Thirty nine years ago on 11 September 1973 Chile’s democratically elected President Salvador Allende was overthrown by a military coup and died among questionable circumstances.

On Tuesday Chile’s Supreme Court ended the judicial review of Allende’s death, concluding that he committed suicide. Nevertheless, many still doubt these findings, as well as the precise conditions and pressures under which this act may have taken place. There are thousands of other cases and names, however, that have been left without justice.

…unearthing the bones of those that fell victim…

Countless Chilean families have yet to receive any answers about their lost loved ones. A spate of recent documentaries and the annual anniversary protests are highlighting this one again. Among these, Nostalgia for the Light directed by Patricio Guzmán, contains moving scenes of mothers scouring the Atacama Desert, unearthing the bones of those that fell victim to Augusto Pinochet’s seventeen year long regime. As the documentary clearly conveys, the tragedy of this history lies in the fact that this desert is merely one area of many where the human remains and evidence of Pinochet’s atrocities remain concealed.

Demonstrations were held in Santiago to mark and remember the day of the coup, with reports of violent clashes developing. Police were said to have used water canons and tear gas against the crowds, who commemorated their losses through carrying photos of those who were killed or went missing during this period.  The regime saw the death or disappearance of a minimum of 3,200 people, while at least another 37,000 were either imprisoned or tortured.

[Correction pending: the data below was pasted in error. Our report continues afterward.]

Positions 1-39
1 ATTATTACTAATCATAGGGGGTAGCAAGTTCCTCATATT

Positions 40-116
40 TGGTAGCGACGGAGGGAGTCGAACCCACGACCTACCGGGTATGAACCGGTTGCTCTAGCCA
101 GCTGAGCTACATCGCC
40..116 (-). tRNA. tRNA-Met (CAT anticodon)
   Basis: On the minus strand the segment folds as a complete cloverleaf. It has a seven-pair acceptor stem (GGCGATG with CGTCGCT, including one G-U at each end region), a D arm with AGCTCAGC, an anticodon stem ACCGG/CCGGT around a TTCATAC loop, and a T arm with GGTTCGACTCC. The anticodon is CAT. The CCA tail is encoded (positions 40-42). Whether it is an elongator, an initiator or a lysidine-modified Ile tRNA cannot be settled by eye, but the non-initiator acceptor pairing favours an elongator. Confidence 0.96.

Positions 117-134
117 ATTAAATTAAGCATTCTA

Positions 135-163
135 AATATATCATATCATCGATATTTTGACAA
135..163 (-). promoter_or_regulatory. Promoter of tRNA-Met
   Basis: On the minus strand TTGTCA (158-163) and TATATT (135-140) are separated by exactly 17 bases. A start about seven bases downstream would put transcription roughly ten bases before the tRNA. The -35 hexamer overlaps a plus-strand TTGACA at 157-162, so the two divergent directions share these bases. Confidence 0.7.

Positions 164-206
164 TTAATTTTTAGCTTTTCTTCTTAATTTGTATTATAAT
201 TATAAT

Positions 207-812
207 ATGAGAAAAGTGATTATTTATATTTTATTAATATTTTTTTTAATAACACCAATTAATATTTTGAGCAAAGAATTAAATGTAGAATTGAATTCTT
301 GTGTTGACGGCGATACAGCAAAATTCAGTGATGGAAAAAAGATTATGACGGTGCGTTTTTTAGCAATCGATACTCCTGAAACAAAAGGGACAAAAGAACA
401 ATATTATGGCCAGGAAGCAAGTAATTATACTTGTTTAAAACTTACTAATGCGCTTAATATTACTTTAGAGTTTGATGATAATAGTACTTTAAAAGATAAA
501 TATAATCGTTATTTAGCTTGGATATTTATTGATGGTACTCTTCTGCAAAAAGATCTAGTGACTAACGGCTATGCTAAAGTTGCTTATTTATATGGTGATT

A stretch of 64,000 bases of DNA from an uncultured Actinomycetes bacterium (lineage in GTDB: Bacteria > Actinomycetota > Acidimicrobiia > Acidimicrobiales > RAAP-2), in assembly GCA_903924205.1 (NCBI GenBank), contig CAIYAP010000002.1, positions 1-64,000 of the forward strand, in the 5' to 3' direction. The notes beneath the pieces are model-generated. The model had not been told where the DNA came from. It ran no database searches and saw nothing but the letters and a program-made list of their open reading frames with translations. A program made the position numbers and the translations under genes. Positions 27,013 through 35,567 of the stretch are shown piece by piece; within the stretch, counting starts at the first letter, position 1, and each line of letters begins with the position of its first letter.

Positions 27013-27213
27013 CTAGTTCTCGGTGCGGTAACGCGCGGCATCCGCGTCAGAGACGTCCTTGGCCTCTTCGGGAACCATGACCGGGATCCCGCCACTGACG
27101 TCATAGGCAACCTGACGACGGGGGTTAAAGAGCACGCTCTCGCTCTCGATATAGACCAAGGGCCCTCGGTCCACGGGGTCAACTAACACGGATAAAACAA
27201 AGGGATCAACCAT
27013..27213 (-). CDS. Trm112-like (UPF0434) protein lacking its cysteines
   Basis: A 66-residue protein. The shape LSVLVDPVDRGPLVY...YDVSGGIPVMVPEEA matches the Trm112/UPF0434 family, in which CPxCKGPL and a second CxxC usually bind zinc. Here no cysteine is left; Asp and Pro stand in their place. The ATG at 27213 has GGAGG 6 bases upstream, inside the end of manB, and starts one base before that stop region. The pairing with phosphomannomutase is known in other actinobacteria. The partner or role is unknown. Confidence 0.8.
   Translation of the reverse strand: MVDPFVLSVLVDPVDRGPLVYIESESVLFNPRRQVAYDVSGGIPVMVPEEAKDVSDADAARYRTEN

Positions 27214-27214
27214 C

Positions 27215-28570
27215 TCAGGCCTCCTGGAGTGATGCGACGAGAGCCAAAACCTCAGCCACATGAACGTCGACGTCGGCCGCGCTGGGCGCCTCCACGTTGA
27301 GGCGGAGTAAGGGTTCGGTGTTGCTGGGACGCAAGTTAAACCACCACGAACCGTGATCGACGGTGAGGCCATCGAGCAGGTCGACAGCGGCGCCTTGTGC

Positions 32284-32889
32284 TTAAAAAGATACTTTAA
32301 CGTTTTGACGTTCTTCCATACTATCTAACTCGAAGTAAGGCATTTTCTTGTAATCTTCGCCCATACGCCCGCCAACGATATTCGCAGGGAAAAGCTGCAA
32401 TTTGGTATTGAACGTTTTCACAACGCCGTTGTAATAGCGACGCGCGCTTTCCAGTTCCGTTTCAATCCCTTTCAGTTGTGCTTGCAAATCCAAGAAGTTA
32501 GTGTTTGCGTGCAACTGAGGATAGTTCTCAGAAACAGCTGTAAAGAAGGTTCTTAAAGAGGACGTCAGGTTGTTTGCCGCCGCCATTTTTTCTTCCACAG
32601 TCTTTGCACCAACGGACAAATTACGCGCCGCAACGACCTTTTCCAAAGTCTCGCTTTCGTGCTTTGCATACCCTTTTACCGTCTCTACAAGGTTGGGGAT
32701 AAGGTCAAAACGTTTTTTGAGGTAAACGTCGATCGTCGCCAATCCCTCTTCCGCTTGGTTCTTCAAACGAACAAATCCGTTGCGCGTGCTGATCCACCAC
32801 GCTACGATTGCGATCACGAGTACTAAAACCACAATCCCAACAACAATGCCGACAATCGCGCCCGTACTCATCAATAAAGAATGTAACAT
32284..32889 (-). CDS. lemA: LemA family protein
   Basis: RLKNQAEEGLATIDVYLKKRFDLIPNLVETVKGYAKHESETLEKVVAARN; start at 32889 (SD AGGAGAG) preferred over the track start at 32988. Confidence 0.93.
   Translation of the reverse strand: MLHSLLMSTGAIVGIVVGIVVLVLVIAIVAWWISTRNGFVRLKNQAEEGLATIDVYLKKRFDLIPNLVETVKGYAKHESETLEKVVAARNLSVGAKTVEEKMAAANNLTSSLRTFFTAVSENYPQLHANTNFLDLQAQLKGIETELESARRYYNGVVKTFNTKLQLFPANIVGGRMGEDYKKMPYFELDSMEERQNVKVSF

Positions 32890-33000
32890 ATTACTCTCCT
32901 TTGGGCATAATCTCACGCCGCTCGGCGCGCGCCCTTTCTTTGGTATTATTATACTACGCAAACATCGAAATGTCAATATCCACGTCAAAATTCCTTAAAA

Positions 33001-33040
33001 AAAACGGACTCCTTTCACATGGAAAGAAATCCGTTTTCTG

…victims of the twin-towers terror attacks…

Pinochet died in 2006 without facing any convictions for the crimes committed during his tenure. Pressures are now building though upon the current government to provide answers that have long been evaded and avoided.

Every year on 9/11, while the world and its media remembers the deaths of the 3000 victims of the twin-towers terror attacks, it forgets tens of thousands of disappeared and assassinated Chileans. Numerous families, who have yet to gain peace, continue to present their questions and queries to a state that for many still stems from and represents the very repressive currents they condemn.

The uncovering of the true extent of Pinochet’s atrocities is likely to be an exhausting and long process but its one that must be undertaken. What is more, this probing and searching journey undertaken by many Chileans through their chilling wasteland deserts and history will not end until real answers are provided or found.

 

 

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